A draft note to allow FDI has been floated after discussions among various government departments — including law, commerce, industry and finance — and the Bar Council of India (BCI) for comprehensive stakeholder consultations.
The government is moving fast in allowing foreign direct investment (FDI) in certain services in the legal sector as it ramps up efforts to align policies related to various services with best global practices and continue with reforms in the FDI space, sources told FE.
A draft note to allow FDI has been floated after discussions among various government departments — including law, commerce, industry and finance — and the Bar Council of India (BCI) for comprehensive stakeholder consultations. At the core of the efforts is the government’s intention to make India an arbitration hub, just like Singapore, said the sources.
Initially, the government will likely allow the FDI only in non-litigious areas — especially transactional legal services and international arbitration — and won’t permit foreign law firms to offer direct litigation services in Indian courts, the sources said. This is being done to balance the interest of domestic lawyers with the requirement of bringing in competition and further efficiency in the sector.
The limit of FDI will be finalised after consultations with the BCI and taking the advice of the Supreme Court where a case on whether to allow foreign firms to fly in and fly out to give advice to their clients on a temporary basis on foreign law is already pending, said a source.
If FDI is allowed up to 100%, foreign firms can set up shop here, else, they have to buy into local firms. Either way, it will offer a huge opportunity to big foreign law firms like Clifford Chance, Linklaters, Ashurst, Bird & Bird, Eversheds and Clyde & Co that have been lobbying to tap a slice of the Indian legal services market the size of which is roughly $9 billion at present. The market for legal services in corporate transactions is estimated at $1-2 billion.
Importantly, unlike in the past, BCI is considering the proposal more favourably now.
However, the Society of Indian Law Firms (SILF) wants the sector to be opened to foreign investment only in phases so that domestic firms get enough time to prepare themselves to face foreign competition, the sources said.
Currently, legal services — both national and international law — are reserved for licensed Indian lawyers and Indian nationality or citizenship is required for getting a full licence. Only fully licensed lawyers may form and own law firms. Corporations are not permitted in the sector and lawyers may not enter into partnerships or otherwise associate with other professions or foreign lawyers.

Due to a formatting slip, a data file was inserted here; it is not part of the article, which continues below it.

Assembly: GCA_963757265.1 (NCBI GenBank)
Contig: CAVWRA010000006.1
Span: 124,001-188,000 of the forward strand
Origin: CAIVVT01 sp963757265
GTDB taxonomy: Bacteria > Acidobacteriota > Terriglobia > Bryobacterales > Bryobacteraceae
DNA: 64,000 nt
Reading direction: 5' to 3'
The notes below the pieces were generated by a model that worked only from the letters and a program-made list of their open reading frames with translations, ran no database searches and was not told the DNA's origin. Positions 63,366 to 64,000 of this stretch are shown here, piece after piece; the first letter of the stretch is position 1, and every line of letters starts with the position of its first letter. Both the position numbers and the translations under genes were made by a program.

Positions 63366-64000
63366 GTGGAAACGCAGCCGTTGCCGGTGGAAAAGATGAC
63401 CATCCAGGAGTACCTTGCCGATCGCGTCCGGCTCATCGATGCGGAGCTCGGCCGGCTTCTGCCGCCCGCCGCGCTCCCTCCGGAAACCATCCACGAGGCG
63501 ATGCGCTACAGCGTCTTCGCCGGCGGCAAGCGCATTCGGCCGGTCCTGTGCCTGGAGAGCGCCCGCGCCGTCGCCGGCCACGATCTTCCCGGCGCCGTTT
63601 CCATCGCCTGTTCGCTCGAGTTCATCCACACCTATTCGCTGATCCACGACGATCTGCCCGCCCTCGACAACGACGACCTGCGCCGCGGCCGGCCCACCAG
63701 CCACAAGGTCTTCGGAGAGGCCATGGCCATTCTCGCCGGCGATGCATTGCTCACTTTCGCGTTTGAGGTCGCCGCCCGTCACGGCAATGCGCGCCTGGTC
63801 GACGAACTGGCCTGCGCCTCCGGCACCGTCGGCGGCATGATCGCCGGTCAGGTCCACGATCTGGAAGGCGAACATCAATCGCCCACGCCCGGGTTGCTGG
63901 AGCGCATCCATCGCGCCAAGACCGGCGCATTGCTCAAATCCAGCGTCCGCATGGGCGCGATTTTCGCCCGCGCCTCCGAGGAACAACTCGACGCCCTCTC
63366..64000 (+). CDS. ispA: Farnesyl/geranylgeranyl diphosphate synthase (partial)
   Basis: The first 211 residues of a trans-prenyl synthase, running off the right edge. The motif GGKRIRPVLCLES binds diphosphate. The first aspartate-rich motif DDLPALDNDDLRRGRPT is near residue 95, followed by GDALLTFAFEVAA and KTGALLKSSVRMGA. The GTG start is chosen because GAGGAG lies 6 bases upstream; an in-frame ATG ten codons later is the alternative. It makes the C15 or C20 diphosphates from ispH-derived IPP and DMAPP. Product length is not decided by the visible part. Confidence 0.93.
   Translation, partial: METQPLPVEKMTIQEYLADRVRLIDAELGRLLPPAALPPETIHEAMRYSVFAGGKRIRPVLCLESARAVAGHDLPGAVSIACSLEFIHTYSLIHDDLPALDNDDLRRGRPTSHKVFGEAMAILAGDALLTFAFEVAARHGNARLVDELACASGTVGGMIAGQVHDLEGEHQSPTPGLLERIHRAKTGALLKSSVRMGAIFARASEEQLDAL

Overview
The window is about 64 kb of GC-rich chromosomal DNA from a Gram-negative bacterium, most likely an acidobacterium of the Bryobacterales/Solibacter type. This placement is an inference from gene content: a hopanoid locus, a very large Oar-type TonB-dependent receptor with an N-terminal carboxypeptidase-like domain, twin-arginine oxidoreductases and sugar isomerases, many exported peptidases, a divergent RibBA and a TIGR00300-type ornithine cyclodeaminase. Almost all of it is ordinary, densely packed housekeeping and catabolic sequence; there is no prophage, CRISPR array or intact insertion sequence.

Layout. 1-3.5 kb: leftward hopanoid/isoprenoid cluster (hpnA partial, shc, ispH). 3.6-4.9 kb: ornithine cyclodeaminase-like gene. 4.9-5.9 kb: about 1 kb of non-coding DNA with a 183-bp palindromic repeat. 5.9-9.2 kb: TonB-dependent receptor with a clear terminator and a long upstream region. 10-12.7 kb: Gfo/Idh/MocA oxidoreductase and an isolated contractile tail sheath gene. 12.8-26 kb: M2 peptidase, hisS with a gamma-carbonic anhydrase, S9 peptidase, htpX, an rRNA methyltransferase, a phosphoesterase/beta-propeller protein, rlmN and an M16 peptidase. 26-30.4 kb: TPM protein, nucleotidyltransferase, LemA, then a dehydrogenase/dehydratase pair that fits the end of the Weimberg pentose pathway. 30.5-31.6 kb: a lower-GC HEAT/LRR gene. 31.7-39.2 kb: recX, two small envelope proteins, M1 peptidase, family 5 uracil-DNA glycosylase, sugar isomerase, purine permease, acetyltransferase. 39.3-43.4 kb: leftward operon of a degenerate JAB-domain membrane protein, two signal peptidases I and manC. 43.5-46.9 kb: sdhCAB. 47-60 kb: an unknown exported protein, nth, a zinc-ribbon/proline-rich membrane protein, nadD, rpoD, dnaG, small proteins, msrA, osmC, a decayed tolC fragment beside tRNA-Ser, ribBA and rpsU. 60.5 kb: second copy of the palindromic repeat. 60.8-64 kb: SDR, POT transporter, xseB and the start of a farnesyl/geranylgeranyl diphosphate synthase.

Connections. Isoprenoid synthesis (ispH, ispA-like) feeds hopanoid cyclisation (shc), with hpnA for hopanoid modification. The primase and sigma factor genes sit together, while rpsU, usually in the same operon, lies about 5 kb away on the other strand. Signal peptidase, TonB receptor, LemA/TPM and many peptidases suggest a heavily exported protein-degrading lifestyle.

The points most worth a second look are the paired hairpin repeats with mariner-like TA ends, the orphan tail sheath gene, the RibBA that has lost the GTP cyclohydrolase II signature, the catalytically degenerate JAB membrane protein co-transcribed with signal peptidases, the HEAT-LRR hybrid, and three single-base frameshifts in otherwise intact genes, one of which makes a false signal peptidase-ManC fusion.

A meeting on allowing FDI was convened by law secretary on Tuesday, which was attended by senior officials with the ministries of commerce and industry, finance, home affairs and law. It also had representatives from the BCI, SILF and the Indian Corporate Counsel Association, among others.
The commerce ministry has supported the move to open up the sector and given SILF four weeks to make a detailed presentation on the way forward, the objections to the proposal, and also on the need for necessary amendments to the Advocates Act.
Lalit Bhasin, president of SILF, said: “The present draft is inconsistent with our stance that it should be allowed in a phased manner. In the first stage, the country must set its own house in order by amending certain procedures, including allowing lawyers to advertise themselves, have websites. In the second phase, foreign lawyers should be allowed on condition that they will practise law of their own jurisdiction (in India) and will not associate with Indian lawyers, as prohibited under the BCI rules. Only after that the government should open up the sector as it is proposing.”
Raian Karanjawala, founder and managing partner of Karanjawala & Co, said: “Before you allow foreign firms, domestic firms need to have similar level and standing in the field.” As of now, domestic law firms are not allowed to form limited liability partnerships, and can’t have more than 20 partners. “So competing with well-established foreign firms having huge resources is difficult. There is no level playing field now. Maybe it should happen after 10 years,” he added.
Favouring an opening up of the legal sector to FDI, the Economic Survey for 2013-14 had said legal services had been growing at a steady rate of 8.2% in each of the years from 2005-06 to 2012-13. The country’s overall services sector grew 10.3% in 2014, outpacing China’s 8% and global services leader US’ 2.3%, according to the Economic Survey for 2015-16.
The foreign firms have been arguing that neither the Advocates Act, 1961, nor the Bar Council Rules govern the practice of foreign law and that there is no statutory prohibition barring foreign lawyers from appearing in international commercial arbitration proceedings conducted in India.